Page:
In this blog post about understanding the usage of these three combination operators and handling errors with these, I will cover:
- What are combination operators in RxJS
- use cases for three of these
- handling errors when using combination operators
Introduction to why combination operators
When working with data streams, we might want to combine multiple data streams into one stream to be able to get one result in some scenarios. You might be wondering why would you want to combine two data streams containing different data information, at all.
Well, think of a some associated data coming through different streams, for example, one activity list stream whereas the other stream of the different platforms where a particular activity is performed. These when combined together, might end up giving you concrete data to be presented to the user.
The different types of combination operators can be first, the ones joining data from multiple streams to one stream; second, the ones like mergeAll, which merge together all the values to create one stream; third, and the one we will have our focus on in this blog post, are which combine data from different streams and emit a stream of combined values.
Now you might be wondering that…
If the data streams are combined, how would you effectively perform error handling? This means, if let us say three data streams are combined and one throws an error while the other two are successful, how would you handle such a scenario. Too complicated, wouldn’t it be?
I also thought so but it is not that complicated as it seems to be. More on that later.
In this blog post, I will cover three majorly used combination operators in production level applications.
The combineLatest operator is one of the combination operators that emits the last value from each of the observable streams when the observable emits a value.
Example, if there are 3 data streams passed as an argument to the combineLatest operator, it will take the latest emitted value by each of the argument streams in that particular order.
You won’t see the result until each of the streams have emitted at least one value. This means if you have passed in 2 argument observables to the operator, the returned observable will always emit an array of 2 values. Now since the resulting array needs to have the same length, the combineLatest operator emits only once each of the streams have emitted at least once.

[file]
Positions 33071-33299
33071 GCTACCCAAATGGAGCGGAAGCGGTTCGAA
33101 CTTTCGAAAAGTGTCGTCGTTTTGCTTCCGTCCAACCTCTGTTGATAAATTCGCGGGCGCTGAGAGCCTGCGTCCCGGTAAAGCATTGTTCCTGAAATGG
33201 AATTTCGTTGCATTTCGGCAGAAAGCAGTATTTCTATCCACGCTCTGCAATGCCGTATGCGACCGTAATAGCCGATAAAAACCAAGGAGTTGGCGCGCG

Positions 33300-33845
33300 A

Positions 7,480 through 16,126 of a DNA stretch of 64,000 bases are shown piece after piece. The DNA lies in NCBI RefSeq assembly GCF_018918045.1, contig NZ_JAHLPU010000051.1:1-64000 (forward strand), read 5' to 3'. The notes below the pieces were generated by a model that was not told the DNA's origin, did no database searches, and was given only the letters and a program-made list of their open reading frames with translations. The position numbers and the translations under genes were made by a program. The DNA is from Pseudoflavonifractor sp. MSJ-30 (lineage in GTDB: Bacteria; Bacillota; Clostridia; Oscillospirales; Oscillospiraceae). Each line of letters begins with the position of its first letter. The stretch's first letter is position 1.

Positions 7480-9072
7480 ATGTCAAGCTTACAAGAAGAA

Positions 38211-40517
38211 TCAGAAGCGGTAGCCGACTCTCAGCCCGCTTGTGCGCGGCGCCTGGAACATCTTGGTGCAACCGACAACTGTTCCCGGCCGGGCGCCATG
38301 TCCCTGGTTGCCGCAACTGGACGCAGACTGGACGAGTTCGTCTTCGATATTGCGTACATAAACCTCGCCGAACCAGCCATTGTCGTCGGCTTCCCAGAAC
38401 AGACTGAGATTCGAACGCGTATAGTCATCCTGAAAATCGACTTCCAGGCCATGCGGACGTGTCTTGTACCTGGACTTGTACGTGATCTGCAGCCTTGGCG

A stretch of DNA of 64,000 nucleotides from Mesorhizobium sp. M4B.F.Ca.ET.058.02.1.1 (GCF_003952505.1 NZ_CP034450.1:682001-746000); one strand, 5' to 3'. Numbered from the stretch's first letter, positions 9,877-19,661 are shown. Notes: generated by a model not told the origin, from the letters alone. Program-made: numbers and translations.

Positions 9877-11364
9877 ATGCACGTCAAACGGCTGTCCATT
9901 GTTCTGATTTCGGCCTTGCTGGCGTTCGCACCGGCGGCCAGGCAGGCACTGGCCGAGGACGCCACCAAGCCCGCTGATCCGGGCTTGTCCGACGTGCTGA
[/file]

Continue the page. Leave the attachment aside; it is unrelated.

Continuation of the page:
Wondering what happens if one of the observable didn’t complete? Well, the output observable won’t complete too in that case since it waits for all the input streams to emit a result.
Read about the
project function of the combineLatest operator here.
this.usersActivities$ = combineLatest([ this.activities$, this.userslist$ ])
Defining the known observables as arguments to the combineLatest operator.
Always a better idea to use an array of observables so that if needed to add more input observables, you can add them in the array.
When the observable emits only one value or you want only the last value from each stream, that is when forkJoin proves to be of help.
forkJoin allows creation of the output stream with the last values from all the input streams.
Think of it as the last decision to be made about something to be able to proceed with the same, instead of jumping to conclusions with every input from a stream.
Example use case: When we are dealing with multiple API calls, and do not want to maybe render the view until all the http requests have completed, forkJoin is the right thing to do. However, you might end up in a trouble if you choose to use forkJoin when one of the input streams might not complete.
this.usersActivities$ = forkJoin([ this.activities$, this.userslist$ ])
Now this will wait for all the streams to be completed, and will emit only when both sets of data are returned.
This is a pipe-able operator which creates an output stream with the latest values from the other input streams only once each of the streams have emitted at least one value.
this.usersActivities$ = this.activities$ .pipe( withLatestFrom(this.userslist$) );
This will until each of the input streams emit at least once and then emits every time the source streams emit
Now I was confused about the difference between the combineLatest operator and the withLatestFrom since both of these emit the latest values. But the point of differences are:
- combineLatest, first of all, does not wait for each of the input streams to emit at least one value. withLatestFrom only emits once all the input streams have emitted one value each.
- combineLatest from emits multiple created fields based on all the input streams including itself. withLatestFrom creates a formula with its own value and the latest one from the other streams.
Let us understand better.
combineLatest input streams:
combineLatest Output stream:
withLatestFrom Input Streams:
withLatestFrom Output stream:
So, we talked about the case when one of the streams failed in the combination operators, how to handle errors?
Let us take the case of forkJoin to understand this!
Imagine having three input streams, out of which one fails while the other two succeed, what would happen?
The forkJoin operation FAILS!
As per the documentation,
“If any input observable errors at some point, forkJoin will error as well and all other observables will be immediately unsubscribed.”
What do we do then!
So a good idea here can be to not let forkJoin know if there was an error. And handle the errors of each of the input streams individually using catchError.
Finally subscribe to these in
Read more about error handling with forkJoin in this interesting article here.